July 29 The city of Philadelphia is the latest
of a series of U.S. municipalities, following Houston a week
ago, to sue some of the world's biggest banks for financial
losses incurred in the Libor interest-rate rigging scandal.
Philadelphia sued nine banks and several subsidiaries on
Friday in Pennsylvania Federal Court, seeking punitive and other
damages and claiming that the banks' behavior "was nothing short
of naked price-fixing."
Other local governments - including Baltimore, and the
California counties of San Diego and Sacramento - have also sued
in connection with the scandal over manipulation of the London
Interbank Offered Rate, or Libor.
The governments say that rate swap agreements that cities
use to hedge borrowing costs were manipulated by the financial
institutions to their own advantage.
The parent banks named in the Philadelphia complaint are
Bank of America Corp, Barclays Bank Plc,
Citigroup Inc, Credit Suisse Group AG, Deutsche
Bank AG, JPMorgan Chase & Co, Royal Bank of
Canada, Royal Bank of Scotland and UBS AG
The scandal surrounding the Libor, against which trillions
of dollars worth of products ranging from derivatives to
mortgages are priced, has become a symbol of the brazen
arrogance with which some in the financial industry have pursued
their own interests.
The U.S. municipalities claim that they lost money when they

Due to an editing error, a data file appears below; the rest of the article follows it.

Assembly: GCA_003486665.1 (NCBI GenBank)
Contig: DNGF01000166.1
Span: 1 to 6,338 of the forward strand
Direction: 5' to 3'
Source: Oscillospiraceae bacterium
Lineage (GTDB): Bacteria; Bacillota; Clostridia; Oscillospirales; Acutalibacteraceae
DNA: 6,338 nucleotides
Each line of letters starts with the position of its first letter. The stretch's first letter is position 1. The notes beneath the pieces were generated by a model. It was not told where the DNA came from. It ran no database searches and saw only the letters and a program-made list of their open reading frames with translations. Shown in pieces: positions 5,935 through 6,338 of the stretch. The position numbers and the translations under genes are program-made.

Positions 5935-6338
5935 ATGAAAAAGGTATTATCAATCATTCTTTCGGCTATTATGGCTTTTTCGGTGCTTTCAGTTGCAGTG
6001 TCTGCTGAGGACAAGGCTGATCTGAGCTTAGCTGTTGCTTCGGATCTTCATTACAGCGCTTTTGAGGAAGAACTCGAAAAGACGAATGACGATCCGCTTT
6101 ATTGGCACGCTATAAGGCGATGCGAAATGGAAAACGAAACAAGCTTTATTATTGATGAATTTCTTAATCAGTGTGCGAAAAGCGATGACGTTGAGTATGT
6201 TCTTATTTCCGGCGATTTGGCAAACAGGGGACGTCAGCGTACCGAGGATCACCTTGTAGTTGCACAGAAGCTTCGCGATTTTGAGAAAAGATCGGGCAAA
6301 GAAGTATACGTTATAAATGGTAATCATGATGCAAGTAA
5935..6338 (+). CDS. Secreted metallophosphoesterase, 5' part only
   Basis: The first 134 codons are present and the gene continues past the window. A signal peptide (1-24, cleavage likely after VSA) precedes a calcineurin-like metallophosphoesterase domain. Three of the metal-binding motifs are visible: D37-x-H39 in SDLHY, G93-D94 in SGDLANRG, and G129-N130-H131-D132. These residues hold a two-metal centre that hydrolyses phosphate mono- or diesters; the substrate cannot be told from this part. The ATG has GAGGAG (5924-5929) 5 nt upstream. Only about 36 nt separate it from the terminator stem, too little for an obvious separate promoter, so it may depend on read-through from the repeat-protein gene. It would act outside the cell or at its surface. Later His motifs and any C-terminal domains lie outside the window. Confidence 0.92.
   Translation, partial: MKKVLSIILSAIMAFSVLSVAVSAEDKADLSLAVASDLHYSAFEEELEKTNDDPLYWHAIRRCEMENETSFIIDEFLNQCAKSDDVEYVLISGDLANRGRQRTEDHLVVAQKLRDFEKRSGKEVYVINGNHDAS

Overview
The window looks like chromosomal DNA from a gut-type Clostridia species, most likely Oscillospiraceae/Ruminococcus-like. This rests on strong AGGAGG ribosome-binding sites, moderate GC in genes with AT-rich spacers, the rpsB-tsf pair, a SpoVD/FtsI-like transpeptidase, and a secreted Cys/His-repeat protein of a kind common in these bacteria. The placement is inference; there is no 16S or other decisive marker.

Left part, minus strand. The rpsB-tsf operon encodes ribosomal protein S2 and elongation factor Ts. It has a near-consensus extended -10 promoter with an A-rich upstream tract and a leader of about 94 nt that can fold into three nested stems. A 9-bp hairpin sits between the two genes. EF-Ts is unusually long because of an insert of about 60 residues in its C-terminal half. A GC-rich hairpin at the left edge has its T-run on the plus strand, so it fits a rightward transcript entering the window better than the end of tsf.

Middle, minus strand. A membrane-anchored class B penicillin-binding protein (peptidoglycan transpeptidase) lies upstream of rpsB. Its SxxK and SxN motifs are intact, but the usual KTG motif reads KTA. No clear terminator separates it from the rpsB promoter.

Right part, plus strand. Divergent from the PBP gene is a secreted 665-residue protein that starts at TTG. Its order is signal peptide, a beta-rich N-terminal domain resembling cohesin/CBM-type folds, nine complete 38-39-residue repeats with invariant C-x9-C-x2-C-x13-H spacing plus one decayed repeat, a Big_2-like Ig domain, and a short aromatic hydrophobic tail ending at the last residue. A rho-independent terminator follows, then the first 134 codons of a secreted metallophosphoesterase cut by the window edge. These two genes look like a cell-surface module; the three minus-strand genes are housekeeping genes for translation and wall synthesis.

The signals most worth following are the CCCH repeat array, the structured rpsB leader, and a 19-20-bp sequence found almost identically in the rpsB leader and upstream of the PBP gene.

received lower interest rate payments than they should have, or
had to pay artificially inflated rates because of the alleged
Philadelphia also said local governments were forced to pay
"sometimes devastating" penalties to terminate investment
Between 2009 and 2011, the city paid nearly $110 million
altogether in termination fees to various banks to unwind swap
agreements built around interest rates, including the Libor,
according to its complaint.
The complex swaps "have cost state and local governmental
entities hundreds of millions or even billions of dollars,
depleting treasuries, ruining budgets, and hindering the
delivery of public services," Philadelphia said in its lawsuit.
Citigroup and Credit Suisse declined to comment, and a
representative for another bank did not immediately reply to
requests for comment on Monday.
Three banks - Britain's Barclays and RBS and Swiss UBS -
have paid around $2.6 billion to date to secure civil
settlements with regulators in the United States and Britain
over Libor manipulation.